General Contractor Training Program Overviews

General contractor programs are available at the undergraduate and graduate levels. Learn more about the programs, courses, projected employment growth, and salary for this field.

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Essential Information

General contractor training can happen in a number of ways. Some contractors gain years of experience as a construction worker, and others earn an undergraduate or graduate degree in building construction technology, construction management, architecture or engineering. Many employers now prefer to hire general contractors with at least a bachelor's degree, but work experience remains important. Knowledge of computer applications, such as Microsoft Office and Project are usually required for the job. Additionally, being able to speak both English and Spanish is helpful.


Bachelor's Degree in Construction Management

At the 4-year degree level, students gain a basis in construction concepts, materials and applications and also learn about business and leadership. They take classes in cost calculations. Additionally, construction management undergraduates often study economics, finance, advanced mathematics, statistics and communications. Some course topics might include:

  • Blueprints
  • Electrical systems
  • Structural foundations
  • Building equipment
  • Building codes
  • Construction legalities

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Master's Degree in Construction Management

Individuals who have unrelated bachelor's degrees or those who want to work for larger construction corporations typically pursue master's degrees in construction management. At the graduate level, students gain advanced knowledge of construction management principles and often take classes in:

  • Field-specific computer applications
  • Contract negotiation
  • Risk management
  • Sustainable construction

Employment Outlook and Salary Information

From 2014-2024, the BLS reports that the employment for construction managers is expected to grow 5%. As of May 2015, construction managers make a mean annual wage of $97,510.

Continuing Education

Most states require general contractors to have a license. Voluntary certifications are often preferred by employers and are offered through various general contractor organizations. The Construction Management Association of America (www.cmaanet.org) offers a Certified Construction Manager credential, while the American Institute of Constructors (www.aicnet.org) certifies individuals as Associate Contractors or Certified Professional Contractors. In order to qualify for certification, applicants must generally meet education and work experience requirements and pass an exam.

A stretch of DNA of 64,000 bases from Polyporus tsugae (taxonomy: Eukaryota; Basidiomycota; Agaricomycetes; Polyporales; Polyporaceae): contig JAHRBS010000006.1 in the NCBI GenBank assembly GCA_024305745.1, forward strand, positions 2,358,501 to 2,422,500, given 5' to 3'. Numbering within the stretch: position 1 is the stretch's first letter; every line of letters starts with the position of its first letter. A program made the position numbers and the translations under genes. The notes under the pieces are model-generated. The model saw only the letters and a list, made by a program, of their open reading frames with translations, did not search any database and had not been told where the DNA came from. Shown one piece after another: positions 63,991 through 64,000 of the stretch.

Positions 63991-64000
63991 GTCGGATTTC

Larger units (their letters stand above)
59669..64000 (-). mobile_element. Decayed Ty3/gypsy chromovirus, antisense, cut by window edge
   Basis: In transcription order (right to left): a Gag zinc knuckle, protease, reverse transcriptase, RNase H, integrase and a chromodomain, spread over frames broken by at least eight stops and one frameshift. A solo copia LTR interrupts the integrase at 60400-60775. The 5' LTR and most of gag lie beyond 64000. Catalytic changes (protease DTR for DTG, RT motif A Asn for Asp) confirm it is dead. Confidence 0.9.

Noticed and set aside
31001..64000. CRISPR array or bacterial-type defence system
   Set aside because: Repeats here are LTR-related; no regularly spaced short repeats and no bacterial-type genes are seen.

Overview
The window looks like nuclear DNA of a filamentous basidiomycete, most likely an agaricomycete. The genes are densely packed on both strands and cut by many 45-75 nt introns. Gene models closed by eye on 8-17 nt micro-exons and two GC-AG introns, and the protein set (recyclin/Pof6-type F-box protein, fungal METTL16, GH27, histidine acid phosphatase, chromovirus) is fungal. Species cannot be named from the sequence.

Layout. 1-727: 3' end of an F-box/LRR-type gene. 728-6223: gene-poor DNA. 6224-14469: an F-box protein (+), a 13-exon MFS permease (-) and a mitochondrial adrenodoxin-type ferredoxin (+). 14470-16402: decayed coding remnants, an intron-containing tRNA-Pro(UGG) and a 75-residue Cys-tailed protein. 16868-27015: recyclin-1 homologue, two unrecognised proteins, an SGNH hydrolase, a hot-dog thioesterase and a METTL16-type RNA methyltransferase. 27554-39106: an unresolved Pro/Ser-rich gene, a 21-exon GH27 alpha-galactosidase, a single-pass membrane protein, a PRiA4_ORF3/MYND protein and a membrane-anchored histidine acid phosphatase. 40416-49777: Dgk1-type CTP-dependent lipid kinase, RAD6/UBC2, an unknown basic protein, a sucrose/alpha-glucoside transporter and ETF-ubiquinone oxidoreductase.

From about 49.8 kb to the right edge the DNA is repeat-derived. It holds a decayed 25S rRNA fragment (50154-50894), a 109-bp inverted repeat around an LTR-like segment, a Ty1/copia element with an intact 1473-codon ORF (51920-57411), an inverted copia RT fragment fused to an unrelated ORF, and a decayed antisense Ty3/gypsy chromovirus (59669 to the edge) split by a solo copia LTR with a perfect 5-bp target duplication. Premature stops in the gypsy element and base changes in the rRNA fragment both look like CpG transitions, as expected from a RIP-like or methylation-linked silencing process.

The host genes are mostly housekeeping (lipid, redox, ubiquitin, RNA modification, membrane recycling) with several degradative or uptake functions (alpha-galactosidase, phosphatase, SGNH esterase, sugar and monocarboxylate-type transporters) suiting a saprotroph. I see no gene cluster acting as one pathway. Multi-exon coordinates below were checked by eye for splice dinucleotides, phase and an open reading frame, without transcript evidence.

Local colleges often offer 1-2 day seminars for construction professionals on various topics, such as material selection and cost analysis. Organizations, such as the Associated General Contractors of America (www.agc.org), often sponsor industry conferences, which can last 4-5 days. During this time, participants can attend seminars on topics like sustainable building. They can also listen to guest lecturers or learn about new construction products. General contractors can stay abreast of industry trends, news and regulations by visiting organizational websites and signing up for e-newsletters; construction magazines are also available. Contractors can also participate in online professional discussion forums.

Students interested in formal training to become a general contractor can choose between a bachelor's degree or master's degree program. Through coursework, students not only learn about building materials, codes, and blueprints, but also gain business and leadership skills.

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